Private school or state school? Private schools can charge whatever they want. If a school takes state or federal money then they should provide an affordable education. If that requires state or federal aid, so be it. As for 'quality' professors, I perhaps do not share your admiration. The teaching profession is much like the army. It is so standardized that even an idiot should be able to do it. You don't need to be a genius to teach a genius. By the way, I assume that no professor is paid with state of federal money. If they are, what objection do you have for the state or federal government to do the same for a student?

      September 23, 2011 at 8:00 pm |
    • Eric TN

      martinipaul

      You said, "At the moment, jobs and education are delusional solutions."

      Could you explain why they are "delusional solutions" ? Jobs and education are two of the most effective ways to help people live together in peace. Without paying jobs, we would still have to do things to survive. Without education, we would not be any better than animals without knowledge of any sort.
      Are you just trolling? You sound like you might be a reasonable person, but this original post of yours is ridiculous.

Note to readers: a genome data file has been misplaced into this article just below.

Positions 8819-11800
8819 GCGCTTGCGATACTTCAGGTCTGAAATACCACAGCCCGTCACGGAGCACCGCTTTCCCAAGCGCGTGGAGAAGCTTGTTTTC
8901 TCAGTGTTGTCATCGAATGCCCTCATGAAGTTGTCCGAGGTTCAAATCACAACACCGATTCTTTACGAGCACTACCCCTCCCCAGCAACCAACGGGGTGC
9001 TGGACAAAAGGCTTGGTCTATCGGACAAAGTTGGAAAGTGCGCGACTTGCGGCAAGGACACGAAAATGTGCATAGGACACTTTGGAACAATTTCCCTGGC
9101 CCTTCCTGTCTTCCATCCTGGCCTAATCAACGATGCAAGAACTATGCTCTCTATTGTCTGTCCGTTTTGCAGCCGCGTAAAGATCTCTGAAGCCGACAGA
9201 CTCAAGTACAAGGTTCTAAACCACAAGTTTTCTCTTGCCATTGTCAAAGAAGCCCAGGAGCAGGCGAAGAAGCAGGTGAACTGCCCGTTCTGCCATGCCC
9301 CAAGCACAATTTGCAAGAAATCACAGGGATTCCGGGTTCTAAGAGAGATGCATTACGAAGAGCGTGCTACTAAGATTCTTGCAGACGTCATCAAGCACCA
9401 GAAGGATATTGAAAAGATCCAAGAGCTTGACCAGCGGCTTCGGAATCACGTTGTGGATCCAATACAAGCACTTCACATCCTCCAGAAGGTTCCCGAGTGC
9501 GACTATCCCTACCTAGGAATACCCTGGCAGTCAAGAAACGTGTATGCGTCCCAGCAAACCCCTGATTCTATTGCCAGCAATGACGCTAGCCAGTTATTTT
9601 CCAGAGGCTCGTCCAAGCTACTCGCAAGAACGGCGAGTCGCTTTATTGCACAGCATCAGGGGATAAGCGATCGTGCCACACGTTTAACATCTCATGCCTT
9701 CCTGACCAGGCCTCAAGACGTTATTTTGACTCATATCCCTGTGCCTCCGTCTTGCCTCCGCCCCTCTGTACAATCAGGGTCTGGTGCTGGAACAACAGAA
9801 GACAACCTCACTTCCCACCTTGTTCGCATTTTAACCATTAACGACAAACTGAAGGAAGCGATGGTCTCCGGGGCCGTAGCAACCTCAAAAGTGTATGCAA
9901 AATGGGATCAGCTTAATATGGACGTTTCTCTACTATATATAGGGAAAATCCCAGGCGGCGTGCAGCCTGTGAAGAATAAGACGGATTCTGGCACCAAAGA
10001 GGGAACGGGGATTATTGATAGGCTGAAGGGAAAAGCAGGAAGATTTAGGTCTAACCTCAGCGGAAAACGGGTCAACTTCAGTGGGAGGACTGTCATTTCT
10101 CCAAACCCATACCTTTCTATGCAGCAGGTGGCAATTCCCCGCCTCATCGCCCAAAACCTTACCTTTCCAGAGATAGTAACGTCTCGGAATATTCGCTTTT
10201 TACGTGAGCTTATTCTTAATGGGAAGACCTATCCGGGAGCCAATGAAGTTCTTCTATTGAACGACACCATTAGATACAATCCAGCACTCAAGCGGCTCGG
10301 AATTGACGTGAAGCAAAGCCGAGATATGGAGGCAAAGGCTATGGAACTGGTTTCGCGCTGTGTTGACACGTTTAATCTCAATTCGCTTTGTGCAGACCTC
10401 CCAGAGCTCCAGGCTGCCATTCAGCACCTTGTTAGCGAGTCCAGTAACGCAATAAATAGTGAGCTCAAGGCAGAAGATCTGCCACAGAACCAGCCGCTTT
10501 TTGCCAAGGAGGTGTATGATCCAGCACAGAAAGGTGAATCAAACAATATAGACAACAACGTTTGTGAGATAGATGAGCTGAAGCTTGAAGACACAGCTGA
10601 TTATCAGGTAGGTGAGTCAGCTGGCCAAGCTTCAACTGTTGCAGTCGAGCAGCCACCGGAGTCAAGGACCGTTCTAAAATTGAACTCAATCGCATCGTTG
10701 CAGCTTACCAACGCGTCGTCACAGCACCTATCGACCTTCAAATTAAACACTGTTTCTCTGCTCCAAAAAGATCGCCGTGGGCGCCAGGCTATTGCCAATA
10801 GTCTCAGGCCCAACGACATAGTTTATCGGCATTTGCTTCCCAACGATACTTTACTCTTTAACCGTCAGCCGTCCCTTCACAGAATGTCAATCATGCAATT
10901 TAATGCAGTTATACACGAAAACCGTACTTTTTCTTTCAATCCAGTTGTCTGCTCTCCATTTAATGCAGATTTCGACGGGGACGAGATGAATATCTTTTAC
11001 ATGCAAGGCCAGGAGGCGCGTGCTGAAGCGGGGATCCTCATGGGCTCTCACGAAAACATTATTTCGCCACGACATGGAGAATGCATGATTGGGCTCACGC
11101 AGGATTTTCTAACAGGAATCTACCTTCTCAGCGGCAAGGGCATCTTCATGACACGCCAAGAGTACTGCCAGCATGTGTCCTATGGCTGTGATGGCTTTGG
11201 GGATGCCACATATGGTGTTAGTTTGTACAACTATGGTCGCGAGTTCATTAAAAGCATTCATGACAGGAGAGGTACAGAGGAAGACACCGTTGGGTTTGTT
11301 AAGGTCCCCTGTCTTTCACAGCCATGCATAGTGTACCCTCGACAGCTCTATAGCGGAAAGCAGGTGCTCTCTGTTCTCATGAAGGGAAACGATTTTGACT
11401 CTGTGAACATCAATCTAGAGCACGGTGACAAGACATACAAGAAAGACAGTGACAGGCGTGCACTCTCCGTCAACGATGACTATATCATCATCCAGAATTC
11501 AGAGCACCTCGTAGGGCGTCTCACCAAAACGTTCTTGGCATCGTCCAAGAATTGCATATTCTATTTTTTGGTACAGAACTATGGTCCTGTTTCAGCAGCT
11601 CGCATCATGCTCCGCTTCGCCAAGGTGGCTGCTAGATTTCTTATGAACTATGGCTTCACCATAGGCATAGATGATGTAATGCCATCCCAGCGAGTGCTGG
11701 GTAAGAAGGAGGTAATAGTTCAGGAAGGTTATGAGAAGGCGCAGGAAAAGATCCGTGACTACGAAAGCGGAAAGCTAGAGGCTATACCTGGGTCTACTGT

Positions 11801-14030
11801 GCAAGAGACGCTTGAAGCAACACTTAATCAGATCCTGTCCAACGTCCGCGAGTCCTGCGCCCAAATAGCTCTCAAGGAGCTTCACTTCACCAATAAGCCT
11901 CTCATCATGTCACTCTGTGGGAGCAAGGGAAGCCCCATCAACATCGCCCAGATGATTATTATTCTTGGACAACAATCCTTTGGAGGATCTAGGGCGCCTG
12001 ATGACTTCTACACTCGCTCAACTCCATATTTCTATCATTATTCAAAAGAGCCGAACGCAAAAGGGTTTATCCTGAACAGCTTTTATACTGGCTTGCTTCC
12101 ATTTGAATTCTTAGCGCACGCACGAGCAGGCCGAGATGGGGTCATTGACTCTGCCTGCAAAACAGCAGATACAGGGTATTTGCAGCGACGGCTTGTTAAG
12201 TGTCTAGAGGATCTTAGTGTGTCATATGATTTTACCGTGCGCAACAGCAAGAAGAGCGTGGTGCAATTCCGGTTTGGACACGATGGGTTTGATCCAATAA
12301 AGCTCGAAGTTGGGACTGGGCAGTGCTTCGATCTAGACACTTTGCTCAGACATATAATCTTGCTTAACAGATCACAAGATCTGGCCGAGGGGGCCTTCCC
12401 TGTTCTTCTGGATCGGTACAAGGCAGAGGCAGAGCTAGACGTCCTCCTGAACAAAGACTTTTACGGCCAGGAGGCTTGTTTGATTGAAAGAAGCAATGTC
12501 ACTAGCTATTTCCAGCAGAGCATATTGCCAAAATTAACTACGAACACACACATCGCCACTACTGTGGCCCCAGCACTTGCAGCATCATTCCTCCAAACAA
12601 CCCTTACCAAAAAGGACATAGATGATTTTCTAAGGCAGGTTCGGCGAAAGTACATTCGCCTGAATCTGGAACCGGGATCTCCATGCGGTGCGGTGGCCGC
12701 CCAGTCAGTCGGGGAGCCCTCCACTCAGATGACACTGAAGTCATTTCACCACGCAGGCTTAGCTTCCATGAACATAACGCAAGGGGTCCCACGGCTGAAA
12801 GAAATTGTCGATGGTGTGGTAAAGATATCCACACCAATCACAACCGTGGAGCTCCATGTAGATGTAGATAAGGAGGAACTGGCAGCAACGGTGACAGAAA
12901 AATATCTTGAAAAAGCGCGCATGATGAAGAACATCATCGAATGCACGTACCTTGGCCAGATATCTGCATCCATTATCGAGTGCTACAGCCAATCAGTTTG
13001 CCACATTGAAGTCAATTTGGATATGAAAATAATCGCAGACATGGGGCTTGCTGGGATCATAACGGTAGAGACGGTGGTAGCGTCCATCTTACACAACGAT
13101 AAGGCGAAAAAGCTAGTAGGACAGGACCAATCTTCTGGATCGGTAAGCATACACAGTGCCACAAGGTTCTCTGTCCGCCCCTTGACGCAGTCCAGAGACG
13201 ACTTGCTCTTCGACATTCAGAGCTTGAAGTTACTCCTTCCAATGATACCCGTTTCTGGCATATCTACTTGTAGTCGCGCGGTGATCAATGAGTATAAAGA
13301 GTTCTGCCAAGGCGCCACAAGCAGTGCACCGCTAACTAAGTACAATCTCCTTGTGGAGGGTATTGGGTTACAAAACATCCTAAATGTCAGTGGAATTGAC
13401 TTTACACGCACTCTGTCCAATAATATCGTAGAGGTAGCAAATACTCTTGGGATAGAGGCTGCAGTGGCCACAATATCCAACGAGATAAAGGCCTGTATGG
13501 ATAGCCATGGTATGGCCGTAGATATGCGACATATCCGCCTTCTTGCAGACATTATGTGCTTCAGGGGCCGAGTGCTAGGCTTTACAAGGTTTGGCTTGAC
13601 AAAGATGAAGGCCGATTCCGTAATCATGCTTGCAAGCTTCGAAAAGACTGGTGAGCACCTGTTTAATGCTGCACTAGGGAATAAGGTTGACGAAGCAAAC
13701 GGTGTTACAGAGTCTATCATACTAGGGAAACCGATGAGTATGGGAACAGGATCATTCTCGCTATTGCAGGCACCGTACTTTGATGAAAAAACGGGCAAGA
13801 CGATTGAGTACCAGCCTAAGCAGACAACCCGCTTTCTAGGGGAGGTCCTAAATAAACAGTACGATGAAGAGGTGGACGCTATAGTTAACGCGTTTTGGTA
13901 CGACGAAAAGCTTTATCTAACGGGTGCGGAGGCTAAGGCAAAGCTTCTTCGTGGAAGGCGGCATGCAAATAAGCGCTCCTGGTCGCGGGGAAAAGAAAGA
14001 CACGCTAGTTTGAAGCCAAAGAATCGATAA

September 23, 2011 at 8:46 pm |
    • Tom, Tom, the Piper's Son

      Poor little Brownie. He has to write papers! Oh, the humanity. Grow a pair, dingus. Life is full of tedium. Get over it.

      September 23, 2011 at 9:28 pm |
  3. Cid Mendez

    Hmm. Well everyone's forgotten or has conveniently left out my perspective based on personal observation. That there's a wonderfully large segment of the population who deliberately CHOOSE NOT to grow, evolve, and assume personal responsibility over their lives. Our government subsidizes this ill mentality with good intentioned programs fraught with abuse, fraud and negligence. The scope of government social services should be limited to providing the same quality health care afforded the War lords in Congress, and a life long support for higher education for every tax payer, regardless of age. With these two subsidies, the tax base would grow in leaps and bounds. The U. S. would rise to its glory days of the Apollo Mission, poverty and crime would be dealt a crushing blow and ignorance would become a thing of the past. If we got trillions and trillions of dollars for short sighted selfish warring ventures, then we've got money to put down on a vision worth pursuing for a change.